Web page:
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Changing Link Path of Access Table (linked to text file) URGENT

Posted on 2003-12-04
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Last Modified: 2008-03-10

I am trying to speed up some operations in my database.
I have an Idea I want to test
I want to change the link of a table from one txt file to the next. I can’t seem to figure it out.
I am currently importing the txt file using TextTransfer for each record and deleting it. I think that changing the link will be faster than importing 1000+ records and deleting them each time. Code is as follows. I have named the path with a test name for example. I have this code in a function where it gets the path in order to know what to change the link to.
This is urgent any help is appreciated.
Zack


'for example only
varTestFilePathNew = "\\testing\test\er5-s1.txt"


Dim db As DAO.Database
Dim tdf As DAO.TableDef
Set db = DBEngine.Workspaces(0).Databases(0)
Set tdf = db.TableDefs("tblRawDiePassiveLink")
tdf.Connect = ";DATABASE=" & varTestFilePathNew & "; specDieImportPassiveRev1"
tdf.RefreshLink
MsgBox "" & tdf.SourceTableName & ""

Set db = Nothing
Set tdf = Nothing
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Question by:lightcross
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31 Comments
 
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by:Raisor
ID: 9879002
Hi,

I started testing arround a little ... but I must admit "I'm not really getting in to what you're up to do"!

Can you describe the tasks you want to perform?

Like:
1. Declare a variable holding a text file name + Why would you want that
2. Create a DAO.Database Object + Why would you want that
3. ...

tdf.connect = ";DATABASE=" & "\\testing\test\er5-s1.txt" ... <- what is that good for? *.txt as flatDB?


Please give some more information about vision and scope!


Best regards, Raisor
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by:lightcross
ID: 9883645
That path is held in a table as a hyperlink. I set it to a variable then trim off the "#" in the beginning and end. Every record in the table has its own hyperlink, which is the raw data for that record. I want to cycle through all the records in the table and re-analyze them. I want to cut the time required and the longest portion to analyze the raw data is importing the txt file.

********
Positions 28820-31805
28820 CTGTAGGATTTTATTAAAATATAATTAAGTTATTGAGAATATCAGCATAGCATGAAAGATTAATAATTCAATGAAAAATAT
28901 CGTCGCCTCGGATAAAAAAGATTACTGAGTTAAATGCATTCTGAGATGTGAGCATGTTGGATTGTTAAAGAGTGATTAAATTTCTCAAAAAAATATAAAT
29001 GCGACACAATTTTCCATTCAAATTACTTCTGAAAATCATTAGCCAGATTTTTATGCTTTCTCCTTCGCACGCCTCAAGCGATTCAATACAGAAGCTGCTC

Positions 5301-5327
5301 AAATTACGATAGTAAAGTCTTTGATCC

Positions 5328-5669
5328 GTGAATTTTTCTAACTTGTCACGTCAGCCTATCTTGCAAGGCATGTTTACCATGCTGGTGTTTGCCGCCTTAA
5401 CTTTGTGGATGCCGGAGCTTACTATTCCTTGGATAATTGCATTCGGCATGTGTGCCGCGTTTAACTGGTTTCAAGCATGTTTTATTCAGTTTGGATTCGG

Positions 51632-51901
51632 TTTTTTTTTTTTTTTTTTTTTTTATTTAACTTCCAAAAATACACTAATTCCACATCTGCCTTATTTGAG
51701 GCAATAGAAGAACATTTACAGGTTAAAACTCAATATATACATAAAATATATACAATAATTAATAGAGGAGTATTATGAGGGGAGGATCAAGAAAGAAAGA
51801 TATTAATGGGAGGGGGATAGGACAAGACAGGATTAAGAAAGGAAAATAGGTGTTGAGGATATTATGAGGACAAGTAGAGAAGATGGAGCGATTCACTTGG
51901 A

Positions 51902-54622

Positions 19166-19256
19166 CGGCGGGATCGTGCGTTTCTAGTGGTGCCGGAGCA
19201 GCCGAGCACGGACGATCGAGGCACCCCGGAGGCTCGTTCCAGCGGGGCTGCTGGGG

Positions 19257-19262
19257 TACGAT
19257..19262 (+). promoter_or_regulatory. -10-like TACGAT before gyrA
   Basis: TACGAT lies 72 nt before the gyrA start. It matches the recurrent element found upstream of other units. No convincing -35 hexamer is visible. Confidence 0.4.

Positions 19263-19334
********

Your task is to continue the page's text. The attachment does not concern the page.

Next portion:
All text files have the same format
Right now I import the text file containing 16000+ records and analyze the raw data save it into one record and then archive the raw data to do other analysis if needed later. This keeps the table size manageable.
I am tiring to replace a section of my code where I load "import" the text file into a table tblRawData. I have to delete all the records and import them for each record. I am thinking that just changing the link will be faster

One other note. I use the txt file as read only so I do not need to be able to edit anything in the file simply read and qry on it.
Thanks
Zack
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by:Raisor
ID: 9884376
Hi,

Well, to be true -> I still don't understand why you're using text files ... please don't take this as critic or offense!

I did a lot with text files until Access 1.0 was released ... since then and up to Access 2.0 I had an alternative to text (flat) files (while mdbs were still flat!) -> later I worked with DAO (without using Access User Interface anymore) ... and since 1998/1999 I'm working with SQL Server ...

... what I see is that you're obviously in to working with DAO -> what is this text file thing about?!

Can you explain?


Best regards, Raisor
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by:lightcross
ID: 9884484
our previous method of analyzing data was importing the text file and saving it in a temporary table.  then we ran sql's to analyze the table and take out our "critical" data only.  this method takes alot of time because we then have to delete the table and re-import the next text file.  we are now trying to switch to the dao method to avoid having to import text to table and delete over and over (the most time consuming portion of the process).